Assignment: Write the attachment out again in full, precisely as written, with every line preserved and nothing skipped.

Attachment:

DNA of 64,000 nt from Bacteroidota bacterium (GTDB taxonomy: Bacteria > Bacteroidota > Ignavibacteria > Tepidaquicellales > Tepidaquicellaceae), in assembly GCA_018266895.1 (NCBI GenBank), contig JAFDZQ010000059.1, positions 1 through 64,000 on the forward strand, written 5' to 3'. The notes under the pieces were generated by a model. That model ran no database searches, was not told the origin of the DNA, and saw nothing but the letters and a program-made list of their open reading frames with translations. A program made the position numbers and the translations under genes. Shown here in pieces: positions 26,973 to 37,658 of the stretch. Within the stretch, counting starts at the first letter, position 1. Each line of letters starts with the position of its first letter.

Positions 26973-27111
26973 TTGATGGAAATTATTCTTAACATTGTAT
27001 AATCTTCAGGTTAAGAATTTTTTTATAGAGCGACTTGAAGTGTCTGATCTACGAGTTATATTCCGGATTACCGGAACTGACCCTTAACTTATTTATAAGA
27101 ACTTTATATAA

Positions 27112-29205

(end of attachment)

DNA of 64,000 nt from Bacteroidota bacterium (GTDB taxonomy: Bacteria > Bacteroidota > Ignavibacteria > Tepidaquicellales > Tepidaquicellaceae), in assembly GCA_018266895.1 (NCBI GenBank), contig JAFDZQ010000059.1, positions 1 through 64,000 on the forward strand, written 5' to 3'. The notes under the pieces were generated by a model. That model ran no database searches, was not told the origin of the DNA, and saw nothing but the letters and a program-made list of their open reading frames with translations. A program made the position numbers and the translations under genes. Shown here in pieces: positions 26,973 to 37,658 of the stretch. Within the stretch, counting starts at the first letter, position 1. Each line of letters starts with the position of its first letter.

Positions 26973-27111
26973 TTGATGGAAATTATTCTTAACATTGTAT
27001 AATCTTCAGGTTAAGAATTTTTTTATAGAGCGACTTGAAGTGTCTGATCTACGAGTTATATTCCGGATTACCGGAACTGACCCTTAACTTATTTATAAGA
27101 ACTTTATATAA

Positions 27112-29205